Johannesburg - South Africa's Reserve Bank kept interest rates unchanged as expected at 5.5 percent on Thursday, saying that even though the bank remained in a monetary tightening cycle it had to consider downside risks to economic growth.
“The MPC continues to face the difficult dilemma of dealing with upside risks to inflation and a deteriorating domestic economic growth outlook,” Reserve Bank Governor Gill Marcus said.
The majority of economists surveyed by Reuters had expected Marcus to keep rates unchanged after a surprise 50 basis point increase in January to stave off bubbling inflation pressures.
The bank slashed its 2014 growth forecast to 2.1 percent from 2.6 percent forecast in March, adding that growth in the first three months of this year was expected to be the lowest quarterly expansion since a 2009 recession.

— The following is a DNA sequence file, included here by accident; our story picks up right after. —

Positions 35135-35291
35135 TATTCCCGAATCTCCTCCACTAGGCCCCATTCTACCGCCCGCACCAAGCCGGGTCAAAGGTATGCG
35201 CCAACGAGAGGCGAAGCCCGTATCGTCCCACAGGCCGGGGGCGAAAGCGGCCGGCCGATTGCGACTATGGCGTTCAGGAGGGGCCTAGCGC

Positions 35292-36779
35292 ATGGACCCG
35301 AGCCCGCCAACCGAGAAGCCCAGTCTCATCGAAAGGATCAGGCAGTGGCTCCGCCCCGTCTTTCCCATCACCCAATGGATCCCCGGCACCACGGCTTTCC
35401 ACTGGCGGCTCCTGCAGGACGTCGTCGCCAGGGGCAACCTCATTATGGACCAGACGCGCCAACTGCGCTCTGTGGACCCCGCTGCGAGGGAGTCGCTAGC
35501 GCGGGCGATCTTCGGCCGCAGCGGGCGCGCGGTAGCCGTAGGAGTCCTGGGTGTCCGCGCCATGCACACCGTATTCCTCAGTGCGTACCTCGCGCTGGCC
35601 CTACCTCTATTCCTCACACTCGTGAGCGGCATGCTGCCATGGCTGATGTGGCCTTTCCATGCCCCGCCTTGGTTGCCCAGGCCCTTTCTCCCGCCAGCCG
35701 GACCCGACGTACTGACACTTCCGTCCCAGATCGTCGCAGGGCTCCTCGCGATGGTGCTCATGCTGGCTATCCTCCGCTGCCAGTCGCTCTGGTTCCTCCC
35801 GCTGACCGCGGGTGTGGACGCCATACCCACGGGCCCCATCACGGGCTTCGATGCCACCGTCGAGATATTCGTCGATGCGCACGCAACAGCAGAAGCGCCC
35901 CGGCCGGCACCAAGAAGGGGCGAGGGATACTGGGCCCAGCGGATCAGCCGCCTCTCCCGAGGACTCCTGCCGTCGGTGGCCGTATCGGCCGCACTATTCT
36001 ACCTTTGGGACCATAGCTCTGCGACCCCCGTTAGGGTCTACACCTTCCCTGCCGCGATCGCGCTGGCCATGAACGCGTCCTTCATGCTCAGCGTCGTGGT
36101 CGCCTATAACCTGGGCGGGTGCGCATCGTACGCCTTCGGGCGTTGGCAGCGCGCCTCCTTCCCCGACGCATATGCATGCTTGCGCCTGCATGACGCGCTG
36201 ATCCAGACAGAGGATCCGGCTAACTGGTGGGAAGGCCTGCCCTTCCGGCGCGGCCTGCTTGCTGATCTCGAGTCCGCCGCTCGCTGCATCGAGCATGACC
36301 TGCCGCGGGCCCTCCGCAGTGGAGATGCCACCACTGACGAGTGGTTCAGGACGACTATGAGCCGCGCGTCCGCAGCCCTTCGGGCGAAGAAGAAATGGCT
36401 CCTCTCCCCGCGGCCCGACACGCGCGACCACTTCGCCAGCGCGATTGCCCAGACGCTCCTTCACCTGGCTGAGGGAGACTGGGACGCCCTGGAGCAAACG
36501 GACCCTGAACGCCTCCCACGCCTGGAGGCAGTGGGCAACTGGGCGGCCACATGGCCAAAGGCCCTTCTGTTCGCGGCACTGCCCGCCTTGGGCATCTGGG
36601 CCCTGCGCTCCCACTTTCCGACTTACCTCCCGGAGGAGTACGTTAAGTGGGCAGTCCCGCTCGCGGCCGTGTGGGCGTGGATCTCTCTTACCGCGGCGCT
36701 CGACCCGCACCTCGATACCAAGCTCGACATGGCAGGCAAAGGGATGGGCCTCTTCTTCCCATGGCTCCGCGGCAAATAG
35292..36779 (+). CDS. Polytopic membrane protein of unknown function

Marcus said rand was also likely to remain vulnerable to changing perceptions about US monetary policy - a factor that helped drive the currency to 5-year lows in January.
The rand has recovered substantially from those levels, hitting a year-high last week.
Inflation hit 6.1 percent in April and the bank said it expected it to remain outside its 3-6 percent target band until the second quarter of 2015.
“The committee continues to hold the view that we are in a rising interest rate cycle and interest rates will have to be normalised in due course. We embarked on this process with our first move in January 2014,” Marcus said.
The rand firmed marginally after the decision and was trading at 10.3455 against the dollar, 0.2 percent stronger on the day, at 15:53 SA time. - Reuters